The remyelination 10 days after LPS injection was accompanied by a rebound in the number of microglia. Where do these new cells come from? In remyelinating explants, less than 30 percent of repopulating microglia present during remyelination expressed the precursor cell marker nestin. What about the rest? The researchers traced their lineage by inducing expression of red fluorescent protein in Iba1-positive cells before demyelination. During remyelination, 70 to 80 percent of repopulating microglia expressed this label, indicating that most of these cells arose through expansion of the existing pool, rather than from de novo differentiation. Interferon signaling appeared crucial for this proliferation. Its levels rose during remyelination, and an antibody against the interferon receptor suppressed microglial numbers and delayed myelination.
To see if microglial necroptosis aids remyelination in people, the authors examined lesions in postmortem brain tissue from seven people who had died with relapsing-remitting MS. In active, remyelinating lesions, they found higher levels of necroptotic and proliferating microglia than in inactive lesions that do not heal.
The finding implies that stimulating necroptotic death in inactive lesions might nudge them toward remyelination, the authors claim. They are now trying to identify the signals that trigger necroptosis in hopes of finding a therapeutic target. They will also examine whether subpopulations of microglia are particularly prone or resistant to necroptosis. Human microglia are diverse, with studies identifying up to seven distinct types (Dec 2018 news; Feb 2019 news).
Do the successive death and renewal of microglia play a role in other disorders? Myelin breaks down in Alzheimer’s disease as well, and myelination-related genes are consistently perturbed (May 2019 news). Markers of necroptosis have been found in microglia in the AD brain. In the 5XFAD mouse, they correlate with brain atrophy and cognitive decline, raising the possibility that necroptosis could aid remyelination in AD (Jul 2017 news).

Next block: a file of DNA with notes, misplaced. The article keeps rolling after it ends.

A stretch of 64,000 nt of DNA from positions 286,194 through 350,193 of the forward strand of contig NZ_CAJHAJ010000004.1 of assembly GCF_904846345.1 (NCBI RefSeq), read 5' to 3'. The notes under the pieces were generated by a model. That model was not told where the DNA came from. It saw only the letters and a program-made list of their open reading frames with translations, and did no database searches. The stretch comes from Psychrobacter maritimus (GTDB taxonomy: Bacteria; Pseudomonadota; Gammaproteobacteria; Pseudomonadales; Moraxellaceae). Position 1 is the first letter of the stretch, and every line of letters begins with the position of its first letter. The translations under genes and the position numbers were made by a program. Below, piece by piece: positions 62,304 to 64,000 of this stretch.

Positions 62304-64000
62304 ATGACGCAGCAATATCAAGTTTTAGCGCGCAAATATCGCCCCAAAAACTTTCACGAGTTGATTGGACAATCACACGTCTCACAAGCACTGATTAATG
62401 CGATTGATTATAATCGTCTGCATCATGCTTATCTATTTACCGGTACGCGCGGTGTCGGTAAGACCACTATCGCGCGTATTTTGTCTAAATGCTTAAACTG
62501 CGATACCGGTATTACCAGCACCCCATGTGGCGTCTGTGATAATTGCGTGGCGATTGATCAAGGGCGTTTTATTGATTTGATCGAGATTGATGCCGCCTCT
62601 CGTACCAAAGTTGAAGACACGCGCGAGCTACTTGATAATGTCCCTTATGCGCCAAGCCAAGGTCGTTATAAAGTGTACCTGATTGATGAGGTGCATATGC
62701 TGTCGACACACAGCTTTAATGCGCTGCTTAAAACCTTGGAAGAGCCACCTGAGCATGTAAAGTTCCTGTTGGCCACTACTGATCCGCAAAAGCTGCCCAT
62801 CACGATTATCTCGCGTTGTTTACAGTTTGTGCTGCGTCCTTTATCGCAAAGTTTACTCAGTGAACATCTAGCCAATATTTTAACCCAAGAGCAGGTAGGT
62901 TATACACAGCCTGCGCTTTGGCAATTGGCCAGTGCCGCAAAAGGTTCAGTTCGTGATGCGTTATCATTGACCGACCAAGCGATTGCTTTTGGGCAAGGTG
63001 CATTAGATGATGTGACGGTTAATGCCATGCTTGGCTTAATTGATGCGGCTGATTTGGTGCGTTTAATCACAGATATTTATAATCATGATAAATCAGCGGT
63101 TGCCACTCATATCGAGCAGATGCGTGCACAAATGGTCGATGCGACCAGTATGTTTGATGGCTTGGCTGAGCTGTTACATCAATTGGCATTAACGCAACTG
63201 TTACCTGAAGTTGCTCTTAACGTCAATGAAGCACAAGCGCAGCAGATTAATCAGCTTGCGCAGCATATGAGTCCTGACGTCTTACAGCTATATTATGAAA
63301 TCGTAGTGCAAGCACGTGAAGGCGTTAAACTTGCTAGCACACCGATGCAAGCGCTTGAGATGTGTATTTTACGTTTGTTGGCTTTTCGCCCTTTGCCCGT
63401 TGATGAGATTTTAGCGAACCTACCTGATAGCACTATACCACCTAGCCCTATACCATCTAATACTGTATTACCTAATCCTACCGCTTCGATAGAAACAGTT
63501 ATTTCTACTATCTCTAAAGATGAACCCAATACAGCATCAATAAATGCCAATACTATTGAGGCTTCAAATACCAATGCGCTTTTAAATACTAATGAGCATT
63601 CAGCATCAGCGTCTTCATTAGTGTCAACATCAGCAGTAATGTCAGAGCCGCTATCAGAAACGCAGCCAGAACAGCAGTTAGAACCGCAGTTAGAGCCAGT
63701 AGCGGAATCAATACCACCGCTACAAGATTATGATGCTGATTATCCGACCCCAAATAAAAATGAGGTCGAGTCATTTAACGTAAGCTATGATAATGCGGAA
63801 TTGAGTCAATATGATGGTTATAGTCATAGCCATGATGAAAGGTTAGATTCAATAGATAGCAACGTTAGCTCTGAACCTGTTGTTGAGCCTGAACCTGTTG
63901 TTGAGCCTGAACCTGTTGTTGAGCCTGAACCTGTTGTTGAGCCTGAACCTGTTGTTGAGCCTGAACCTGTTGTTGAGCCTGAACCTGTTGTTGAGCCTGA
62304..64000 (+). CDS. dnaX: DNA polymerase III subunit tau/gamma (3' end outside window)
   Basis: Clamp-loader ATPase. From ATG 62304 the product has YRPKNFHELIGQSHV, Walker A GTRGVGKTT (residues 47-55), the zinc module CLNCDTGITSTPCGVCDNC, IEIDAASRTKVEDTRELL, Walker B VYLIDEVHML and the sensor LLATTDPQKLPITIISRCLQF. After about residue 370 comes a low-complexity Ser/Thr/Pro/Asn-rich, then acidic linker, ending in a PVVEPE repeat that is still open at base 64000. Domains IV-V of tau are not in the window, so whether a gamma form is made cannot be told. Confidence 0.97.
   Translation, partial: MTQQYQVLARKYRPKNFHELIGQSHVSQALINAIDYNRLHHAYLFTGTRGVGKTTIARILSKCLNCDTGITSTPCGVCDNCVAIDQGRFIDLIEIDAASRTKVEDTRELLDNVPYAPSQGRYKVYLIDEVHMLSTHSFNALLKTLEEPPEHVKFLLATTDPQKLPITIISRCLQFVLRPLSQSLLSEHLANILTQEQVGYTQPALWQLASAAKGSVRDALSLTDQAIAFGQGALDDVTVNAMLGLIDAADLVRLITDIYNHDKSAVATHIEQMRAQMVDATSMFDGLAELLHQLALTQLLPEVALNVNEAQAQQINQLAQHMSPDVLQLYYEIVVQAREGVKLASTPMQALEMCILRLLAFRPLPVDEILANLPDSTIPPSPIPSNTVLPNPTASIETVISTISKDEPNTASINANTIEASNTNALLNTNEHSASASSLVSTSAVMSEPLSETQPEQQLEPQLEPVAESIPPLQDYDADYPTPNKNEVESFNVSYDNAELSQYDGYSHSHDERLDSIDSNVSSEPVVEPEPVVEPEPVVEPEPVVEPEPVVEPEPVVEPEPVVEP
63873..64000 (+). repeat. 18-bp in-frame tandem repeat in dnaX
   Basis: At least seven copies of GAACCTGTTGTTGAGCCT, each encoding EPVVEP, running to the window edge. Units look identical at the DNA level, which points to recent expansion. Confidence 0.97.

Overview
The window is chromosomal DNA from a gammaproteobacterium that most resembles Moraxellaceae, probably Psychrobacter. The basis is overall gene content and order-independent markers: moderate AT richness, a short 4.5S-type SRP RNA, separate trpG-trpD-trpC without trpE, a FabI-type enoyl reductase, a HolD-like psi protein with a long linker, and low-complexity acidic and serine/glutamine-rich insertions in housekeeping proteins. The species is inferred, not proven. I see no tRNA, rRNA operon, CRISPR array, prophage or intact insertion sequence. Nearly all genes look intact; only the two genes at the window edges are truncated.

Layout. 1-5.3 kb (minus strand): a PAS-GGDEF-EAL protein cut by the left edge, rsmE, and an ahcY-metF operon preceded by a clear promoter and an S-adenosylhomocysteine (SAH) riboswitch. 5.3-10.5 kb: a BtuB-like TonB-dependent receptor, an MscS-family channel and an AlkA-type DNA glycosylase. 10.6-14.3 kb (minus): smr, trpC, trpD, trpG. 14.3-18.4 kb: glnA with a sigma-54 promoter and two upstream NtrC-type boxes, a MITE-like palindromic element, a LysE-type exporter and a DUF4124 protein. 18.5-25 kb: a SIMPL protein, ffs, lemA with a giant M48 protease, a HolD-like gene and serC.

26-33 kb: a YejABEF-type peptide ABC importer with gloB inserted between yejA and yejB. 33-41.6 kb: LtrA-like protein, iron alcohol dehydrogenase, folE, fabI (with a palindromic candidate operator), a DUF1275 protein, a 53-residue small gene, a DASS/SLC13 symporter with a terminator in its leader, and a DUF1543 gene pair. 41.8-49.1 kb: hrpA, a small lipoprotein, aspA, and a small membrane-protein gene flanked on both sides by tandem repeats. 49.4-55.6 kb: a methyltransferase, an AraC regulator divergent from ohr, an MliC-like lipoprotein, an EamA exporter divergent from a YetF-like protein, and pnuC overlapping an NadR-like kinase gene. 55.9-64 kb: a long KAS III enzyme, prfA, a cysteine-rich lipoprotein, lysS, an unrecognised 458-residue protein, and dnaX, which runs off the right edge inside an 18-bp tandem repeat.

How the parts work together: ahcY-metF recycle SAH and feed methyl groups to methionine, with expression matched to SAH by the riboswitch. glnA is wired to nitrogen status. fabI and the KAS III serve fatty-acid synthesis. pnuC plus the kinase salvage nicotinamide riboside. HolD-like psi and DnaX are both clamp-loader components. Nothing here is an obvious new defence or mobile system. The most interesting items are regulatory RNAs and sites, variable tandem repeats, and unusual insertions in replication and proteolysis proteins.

Could microglial replacement encourage healthier, more phagocytic microglia to surround plaques? The answer is unknown, but in mouse models of amyloidosis, depleting microglia slows neurodegeneration, and has been reported to block plaque formation. Intriguingly, remaining microglia still seem to surround plaques (Apr 2014 news; Spangenberg et al., 2016; Mar 2018 news). Miron and colleagues are collaborating with Josef Priller and Tara Spires-Jones at the Edinburgh Dementia Research Institute to investigate whether microglial necroptosis and repopulation can affect AD pathology. Others are studying RIPK1 inhibitors as treatments for inflammatory and neurodegenerative disorders (Harris et al., 2017). Denali Therapeutics, South San Francisco, has begun Phase1 trials of its RIPK1 inhibitor DNL747 in AD (see clinicaltrials.gov) and amyotrophic lateral sclerosis (clinicaltrials.gov) and is targeting MS. GlaxoSmithKline completed Phase 1/2 trials of GSK2982772 for rheumatoid arthritis (clinicaltrials.gov) and psoriasis (clinicaltrials.gov) and is testing in a Phase 2 trial for ulcerative colitis (clinicaltrials.gov).—Madolyn Bowman Rogers
- A New Program for Cell Death: Necroptosis Premiering in a Neuron Near You
- Local Flavor: At Protein Level, Too, Human Microglia Are Diverse
- Single-Cell Profiling Maps Human Microglial Diversity, Flexibility
- When it Comes to Alzheimer’s Disease, Do Human Microglia Even Give a DAM?
- Necroptosis Rampant in the Alzheimer’s Brain?
- Microglial Magic: Drug Wipes Them Out, New Set Appears
- Wiping Out Microglia Prevents Neuritic Plaques
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- Lloyd AF, Davies CL, Holloway RK, Labrak Y, Ireland G, Carradori D, Dillenburg A, Borger E, Soong D, Richardson JC, Kuhlmann T, Williams A, Pollard JW, des Rieux A, Priller J, Miron VE. Central nervous system regeneration is driven by microglia necroptosis and repopulation. Nat Neurosci. 2019 Jul;22(7):1046-1052. Epub 2019 Jun 10 PubMed.